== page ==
Beast of No Nation is the first song Fela wrote in 1986, after he was liberated from prison—serving two years from a five year prison sentence for trumped-up foreign currency violation charges. Everywhere he went after his release, people were asking him what he was going to sing about: ‘Fela wetin you go sing about? Them go worry me!”. People wanted to hear him sing about his prison experience, like he had done with the songs like: Alagbon Close, Kalakuta Show, and Expensive Shit. Finally, he decided to sing about the world we live in—with particular reference to Nigeria. He said when he was in prison he called it ‘Inside World’, out of prison he called it ‘Outside World’. But for him it is actually ‘Craze World’. Otherwise, what name can one give a world with: police brutality, army oppression, courts without justice, magistrates who are supposed to uphold the law, obviously seen bending the law to please some special interest. As further proof of the craze world, he sings about the judge who sent him to jail for five years on a trumped up charge, only for the same judge to visit Fela in a prison hospital two years after. The judge apologized, claiming he was under pressure from the government to convict. This could only happen in a Craze World, Fela reasons. It can only be in a craze world that people sit and watch governments shoot down protesting students with impunity, like in Soweto(South Africa), Zaria and Ife(Nigeria). Bearing in mind that Nigeria like all craze world countries, condemn the apartheid regime in South Africa, yet committing crimes against humanity in their respective countries. Turning to another aspect of craze world policy of the Nigerian government. In 1983, the Buhari/Idigabon military regime launched a public campaign dubbed ‘War Against Indiscipline’. This was the regime’s solution to corruption inherent in the Nigerian society. To justify this campaign, the Nigerian head of state, General Buhari and his deputy General Idiagbon publicly used words like: ‘…my people are useless! My people are senseless! My people are indisciplined!’ to describe Nigerian People.For Fela, only in a craze world can such remarks be made. Moreover, such statements could only have come from an ‘animal in human skin’. How could these two animals use such words to qualify a people who feed them? This being so, other leaders from other countries must either be animals themselves to associate with, or accept to co-habit under such an umbrella as the United Nations with a head of state that considers his people useless. Turning to the United Nations, Fela saw it as a majorly unhealthy organization that suffers major inadequacy in its organizational principles. It is absurd to organize the UN principle bodies; the Security Council and the General Assembly, in such an undemocratic manner as one member’s cote can veto the decision of the majority. Is this Democracy? “What is United about the UN?” Fela asked. Thatcher went to war with Argentina over Falkland—yet both counties are members of the world body. Reagan and Libya were at war. Israel versus Lebanon. Iran versus Iraq. East-West cold war. It looks more like a group of disunited nations, so how can such a body work to promote and encourage respect for human rights? For Fela, that is another kind of animal talk. How can people talk about ‘individual’ rights? No one has the right to deprive someone else of what belongs to the individual—only an animal would try to take away another person’s legitimate rights. People who hear Fela say things like this reminded him that he was sent to prison for having such opinions of government. He, in his defense, said it was not him who called members of the UN animals. It was Pik Botha, the former South Africa President at the peak of the anti-apartheid struggle, in reaction to the persistent riots against the racist regime. He came out with a statement that his regime would act more brutally if the riots did not stop: “…this uprising will bring out the beast in us”. Fela’s reminded us that President Reagan advocated: “..constructive engagement with the apartheid regime” among member nations of the UN. The same policy as Mrs. Thatcher – an indication that they were sharing the same friendship and animal characteristics as Botha. If this is so the UN can only be an assembly of Beasts of No Nation.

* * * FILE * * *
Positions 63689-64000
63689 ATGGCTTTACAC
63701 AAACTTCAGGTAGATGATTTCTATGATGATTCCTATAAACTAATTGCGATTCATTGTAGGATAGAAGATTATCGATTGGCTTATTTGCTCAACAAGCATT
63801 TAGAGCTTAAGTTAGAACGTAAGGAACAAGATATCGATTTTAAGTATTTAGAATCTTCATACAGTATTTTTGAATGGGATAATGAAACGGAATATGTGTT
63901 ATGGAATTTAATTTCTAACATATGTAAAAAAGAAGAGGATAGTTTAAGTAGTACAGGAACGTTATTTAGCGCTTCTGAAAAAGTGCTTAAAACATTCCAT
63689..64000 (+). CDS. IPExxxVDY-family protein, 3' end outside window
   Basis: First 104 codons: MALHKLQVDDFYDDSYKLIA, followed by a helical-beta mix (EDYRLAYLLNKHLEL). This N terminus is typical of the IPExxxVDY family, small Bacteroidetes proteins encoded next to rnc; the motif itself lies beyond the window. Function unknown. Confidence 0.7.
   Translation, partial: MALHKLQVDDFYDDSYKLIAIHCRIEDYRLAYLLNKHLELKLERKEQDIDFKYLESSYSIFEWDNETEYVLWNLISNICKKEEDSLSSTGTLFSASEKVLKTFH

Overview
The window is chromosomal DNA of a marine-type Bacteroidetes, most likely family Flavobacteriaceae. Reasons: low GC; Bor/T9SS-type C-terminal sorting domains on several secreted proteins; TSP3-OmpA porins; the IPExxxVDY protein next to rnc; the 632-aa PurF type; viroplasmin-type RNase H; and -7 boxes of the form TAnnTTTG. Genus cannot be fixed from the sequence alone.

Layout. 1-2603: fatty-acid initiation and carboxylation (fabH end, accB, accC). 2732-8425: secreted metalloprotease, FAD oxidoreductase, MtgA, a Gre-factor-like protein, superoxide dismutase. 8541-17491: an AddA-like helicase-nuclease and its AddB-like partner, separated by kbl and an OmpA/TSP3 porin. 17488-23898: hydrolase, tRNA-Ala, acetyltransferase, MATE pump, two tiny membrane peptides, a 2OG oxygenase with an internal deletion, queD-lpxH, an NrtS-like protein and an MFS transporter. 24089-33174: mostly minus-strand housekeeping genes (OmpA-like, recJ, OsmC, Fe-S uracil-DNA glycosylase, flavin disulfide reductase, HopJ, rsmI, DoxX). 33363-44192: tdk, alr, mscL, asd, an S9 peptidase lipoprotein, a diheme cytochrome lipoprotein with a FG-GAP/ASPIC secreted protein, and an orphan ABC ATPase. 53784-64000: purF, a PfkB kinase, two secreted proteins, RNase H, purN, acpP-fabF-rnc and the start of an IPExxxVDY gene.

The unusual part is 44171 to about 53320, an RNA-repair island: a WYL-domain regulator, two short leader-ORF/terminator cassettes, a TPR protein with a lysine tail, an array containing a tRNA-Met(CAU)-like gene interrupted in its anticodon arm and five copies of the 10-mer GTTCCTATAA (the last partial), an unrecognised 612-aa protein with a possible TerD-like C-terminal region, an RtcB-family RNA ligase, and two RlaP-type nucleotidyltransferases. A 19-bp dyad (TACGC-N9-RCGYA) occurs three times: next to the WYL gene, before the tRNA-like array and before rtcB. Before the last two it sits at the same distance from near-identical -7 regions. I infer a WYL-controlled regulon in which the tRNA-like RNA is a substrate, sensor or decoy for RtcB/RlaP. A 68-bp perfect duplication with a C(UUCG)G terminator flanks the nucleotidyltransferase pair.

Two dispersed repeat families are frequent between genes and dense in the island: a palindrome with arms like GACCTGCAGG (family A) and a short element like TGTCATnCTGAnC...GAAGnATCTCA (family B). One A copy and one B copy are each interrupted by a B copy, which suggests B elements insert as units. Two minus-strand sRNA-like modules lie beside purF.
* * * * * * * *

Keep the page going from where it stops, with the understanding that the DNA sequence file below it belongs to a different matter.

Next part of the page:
Over a decade after his death, vindication has come to Fela Kuti, Africa’s musical genius. AfroBeat, his gift to the world, is now an international staple on his own uncompromising terms, social content intact.